The first nuclear bomb to be used in warfare was the “Little Boy” bomb, which was dropped by the United States on the Japanese city of Hiroshima on August 6, 1945, during World War II. The bomb was designed and built by a team of scientists led by physicist J. Robert Oppenheimer as part of the Manhattan Project, a top-secret research program to develop atomic weapons.
The Little Boy bomb was an uranium gun-type bomb, which means it relied on the impact of two subcritical masses of uranium to achieve a critical mass and initiate a nuclear chain reaction. It was dropped by the B-29 bomber Enola Gay, piloted by Colonel Paul Tibbets.
The Little Boy bomb was dropped at around 8:15 a.m. local time and exploded at an altitude of around 1,900 feet (580 meters) above the city. The explosion produced a yield of around 15 kilotons of TNT, equivalent to 15,000 tons of dynamite. The explosion generated a bright flash, a powerful shockwave, and a mushroom cloud that reached heights of around 30,000 feet (9,000 meters).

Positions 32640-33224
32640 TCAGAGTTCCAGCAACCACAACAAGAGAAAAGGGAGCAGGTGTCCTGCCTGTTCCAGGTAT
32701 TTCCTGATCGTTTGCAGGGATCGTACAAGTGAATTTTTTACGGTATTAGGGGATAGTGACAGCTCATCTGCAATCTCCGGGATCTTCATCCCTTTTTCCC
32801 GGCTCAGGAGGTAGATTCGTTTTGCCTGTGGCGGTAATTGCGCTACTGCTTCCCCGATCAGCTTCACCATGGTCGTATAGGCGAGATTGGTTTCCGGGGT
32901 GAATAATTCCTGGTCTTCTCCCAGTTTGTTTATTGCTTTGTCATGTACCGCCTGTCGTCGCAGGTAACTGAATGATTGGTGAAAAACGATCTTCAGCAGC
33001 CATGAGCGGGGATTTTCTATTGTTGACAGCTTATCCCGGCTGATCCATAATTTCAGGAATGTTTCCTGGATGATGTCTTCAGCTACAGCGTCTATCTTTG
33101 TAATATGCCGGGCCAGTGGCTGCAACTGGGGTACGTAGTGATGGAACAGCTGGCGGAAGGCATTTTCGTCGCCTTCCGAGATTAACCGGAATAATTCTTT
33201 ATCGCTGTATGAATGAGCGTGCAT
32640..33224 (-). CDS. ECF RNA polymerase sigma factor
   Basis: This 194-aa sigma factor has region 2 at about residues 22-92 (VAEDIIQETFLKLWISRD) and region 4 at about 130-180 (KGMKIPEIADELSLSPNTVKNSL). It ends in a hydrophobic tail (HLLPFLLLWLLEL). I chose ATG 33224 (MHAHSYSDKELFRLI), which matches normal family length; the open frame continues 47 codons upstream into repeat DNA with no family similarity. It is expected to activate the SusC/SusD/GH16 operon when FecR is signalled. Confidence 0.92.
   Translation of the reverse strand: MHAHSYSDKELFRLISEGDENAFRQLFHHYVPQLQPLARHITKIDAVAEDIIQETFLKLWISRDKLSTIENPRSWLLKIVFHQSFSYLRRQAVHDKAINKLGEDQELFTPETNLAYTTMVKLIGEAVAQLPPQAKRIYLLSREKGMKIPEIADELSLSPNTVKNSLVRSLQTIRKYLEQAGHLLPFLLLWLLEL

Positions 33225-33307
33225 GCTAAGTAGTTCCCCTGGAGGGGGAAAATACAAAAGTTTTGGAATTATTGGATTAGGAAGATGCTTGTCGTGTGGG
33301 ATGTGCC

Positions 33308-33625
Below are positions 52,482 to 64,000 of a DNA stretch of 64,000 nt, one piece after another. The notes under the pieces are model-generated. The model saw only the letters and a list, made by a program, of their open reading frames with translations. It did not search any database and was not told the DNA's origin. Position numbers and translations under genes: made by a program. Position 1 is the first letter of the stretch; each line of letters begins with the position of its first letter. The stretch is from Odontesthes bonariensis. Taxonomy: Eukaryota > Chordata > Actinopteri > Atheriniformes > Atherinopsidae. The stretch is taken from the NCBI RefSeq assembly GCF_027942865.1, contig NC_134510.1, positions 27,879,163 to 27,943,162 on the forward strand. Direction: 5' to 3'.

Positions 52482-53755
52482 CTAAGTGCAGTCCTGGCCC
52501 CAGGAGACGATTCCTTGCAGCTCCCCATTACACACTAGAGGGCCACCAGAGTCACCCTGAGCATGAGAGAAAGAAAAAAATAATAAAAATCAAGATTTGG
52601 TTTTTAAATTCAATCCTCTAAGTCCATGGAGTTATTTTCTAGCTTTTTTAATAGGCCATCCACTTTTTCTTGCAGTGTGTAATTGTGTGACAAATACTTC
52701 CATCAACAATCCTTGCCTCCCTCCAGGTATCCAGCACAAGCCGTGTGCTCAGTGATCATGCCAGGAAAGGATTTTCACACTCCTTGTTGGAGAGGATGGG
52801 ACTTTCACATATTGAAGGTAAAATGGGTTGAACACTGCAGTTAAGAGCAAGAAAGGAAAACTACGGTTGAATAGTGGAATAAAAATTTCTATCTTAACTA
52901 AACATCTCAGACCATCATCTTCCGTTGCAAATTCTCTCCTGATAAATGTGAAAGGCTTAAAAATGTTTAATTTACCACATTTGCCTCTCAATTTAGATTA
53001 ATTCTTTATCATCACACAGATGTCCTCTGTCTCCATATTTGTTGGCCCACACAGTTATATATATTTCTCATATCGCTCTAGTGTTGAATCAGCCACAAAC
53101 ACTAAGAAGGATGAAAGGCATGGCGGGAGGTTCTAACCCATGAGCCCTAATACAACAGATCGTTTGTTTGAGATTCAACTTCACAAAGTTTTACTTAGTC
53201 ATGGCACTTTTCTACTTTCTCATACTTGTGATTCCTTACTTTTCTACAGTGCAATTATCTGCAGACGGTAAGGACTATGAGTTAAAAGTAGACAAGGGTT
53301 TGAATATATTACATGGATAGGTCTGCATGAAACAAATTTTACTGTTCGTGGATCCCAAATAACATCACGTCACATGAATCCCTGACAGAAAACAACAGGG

The bombing of Hiroshima resulted in the deaths of around 70,000 people, most of them civilians, and injured another 70,000. Three days later, a second nuclear bomb, the “Fat Man” was dropped on Nagasaki, killing an estimated 35,000-40,000 people. These bombings, along with the Soviet Union’s entry into the Pacific War, caused Japan to surrender on August 15, 1945, bringing an end to World War II.